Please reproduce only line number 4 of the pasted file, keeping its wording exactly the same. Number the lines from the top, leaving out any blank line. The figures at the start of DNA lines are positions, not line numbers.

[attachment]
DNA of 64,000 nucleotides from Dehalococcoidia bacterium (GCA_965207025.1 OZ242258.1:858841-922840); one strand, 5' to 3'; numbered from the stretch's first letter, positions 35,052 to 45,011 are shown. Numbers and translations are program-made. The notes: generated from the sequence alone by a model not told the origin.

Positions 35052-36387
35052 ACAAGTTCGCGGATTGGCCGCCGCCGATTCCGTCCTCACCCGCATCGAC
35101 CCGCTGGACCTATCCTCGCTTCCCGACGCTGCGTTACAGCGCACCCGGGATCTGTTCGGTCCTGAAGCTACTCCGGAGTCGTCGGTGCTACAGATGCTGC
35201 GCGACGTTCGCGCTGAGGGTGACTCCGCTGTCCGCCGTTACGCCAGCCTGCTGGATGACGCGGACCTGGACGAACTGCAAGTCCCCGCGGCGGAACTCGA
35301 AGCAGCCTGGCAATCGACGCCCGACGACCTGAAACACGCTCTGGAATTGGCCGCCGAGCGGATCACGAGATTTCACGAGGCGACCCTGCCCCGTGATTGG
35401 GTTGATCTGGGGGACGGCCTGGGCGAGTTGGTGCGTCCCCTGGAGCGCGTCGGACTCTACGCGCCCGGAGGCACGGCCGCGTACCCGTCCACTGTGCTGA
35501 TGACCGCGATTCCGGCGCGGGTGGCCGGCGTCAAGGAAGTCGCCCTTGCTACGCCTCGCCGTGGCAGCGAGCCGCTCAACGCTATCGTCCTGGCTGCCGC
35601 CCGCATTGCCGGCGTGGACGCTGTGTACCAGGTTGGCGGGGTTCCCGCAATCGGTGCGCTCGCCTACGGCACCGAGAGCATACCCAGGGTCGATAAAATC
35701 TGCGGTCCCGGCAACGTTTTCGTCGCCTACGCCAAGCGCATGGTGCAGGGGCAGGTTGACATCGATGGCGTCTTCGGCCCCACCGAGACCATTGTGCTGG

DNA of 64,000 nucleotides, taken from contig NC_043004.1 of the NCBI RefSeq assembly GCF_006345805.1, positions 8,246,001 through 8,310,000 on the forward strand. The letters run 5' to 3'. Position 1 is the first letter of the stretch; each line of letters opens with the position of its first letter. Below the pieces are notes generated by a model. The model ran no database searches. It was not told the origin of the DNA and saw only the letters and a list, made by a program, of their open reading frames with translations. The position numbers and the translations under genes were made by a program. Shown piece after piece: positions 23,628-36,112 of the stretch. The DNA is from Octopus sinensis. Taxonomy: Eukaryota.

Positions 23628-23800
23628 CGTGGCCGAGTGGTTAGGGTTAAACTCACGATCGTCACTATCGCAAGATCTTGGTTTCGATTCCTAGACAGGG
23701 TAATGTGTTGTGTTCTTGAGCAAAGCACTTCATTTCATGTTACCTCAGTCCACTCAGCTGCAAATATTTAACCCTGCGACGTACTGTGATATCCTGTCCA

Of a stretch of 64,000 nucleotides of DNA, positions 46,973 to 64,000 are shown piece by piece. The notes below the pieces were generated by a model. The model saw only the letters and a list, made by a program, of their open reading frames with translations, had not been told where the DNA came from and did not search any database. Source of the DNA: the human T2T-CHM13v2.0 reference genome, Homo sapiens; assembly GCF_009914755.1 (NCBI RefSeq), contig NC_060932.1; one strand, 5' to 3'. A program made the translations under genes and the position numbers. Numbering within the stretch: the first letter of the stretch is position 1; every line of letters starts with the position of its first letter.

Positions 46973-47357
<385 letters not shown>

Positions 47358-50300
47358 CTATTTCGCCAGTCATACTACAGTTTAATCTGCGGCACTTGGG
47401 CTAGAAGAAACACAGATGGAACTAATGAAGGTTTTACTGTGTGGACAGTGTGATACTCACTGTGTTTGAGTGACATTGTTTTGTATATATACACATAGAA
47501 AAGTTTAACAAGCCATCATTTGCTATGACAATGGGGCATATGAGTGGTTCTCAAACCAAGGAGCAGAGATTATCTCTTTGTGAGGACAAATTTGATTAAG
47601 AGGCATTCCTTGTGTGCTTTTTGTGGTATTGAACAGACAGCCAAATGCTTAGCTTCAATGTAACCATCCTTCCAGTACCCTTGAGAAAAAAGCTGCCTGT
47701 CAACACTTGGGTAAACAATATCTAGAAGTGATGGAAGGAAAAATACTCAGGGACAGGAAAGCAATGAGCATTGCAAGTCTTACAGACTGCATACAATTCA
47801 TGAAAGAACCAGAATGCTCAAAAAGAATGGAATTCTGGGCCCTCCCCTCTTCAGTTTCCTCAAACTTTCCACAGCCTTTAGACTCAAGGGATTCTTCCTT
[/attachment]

35101 CCGCTGGACCTATCCTCGCTTCCCGACGCTGCGTTACAGCGCACCCGGGATCTGTTCGGTCCTGAAGCTACTCCGGAGTCGTCGGTGCTACAGATGCTGC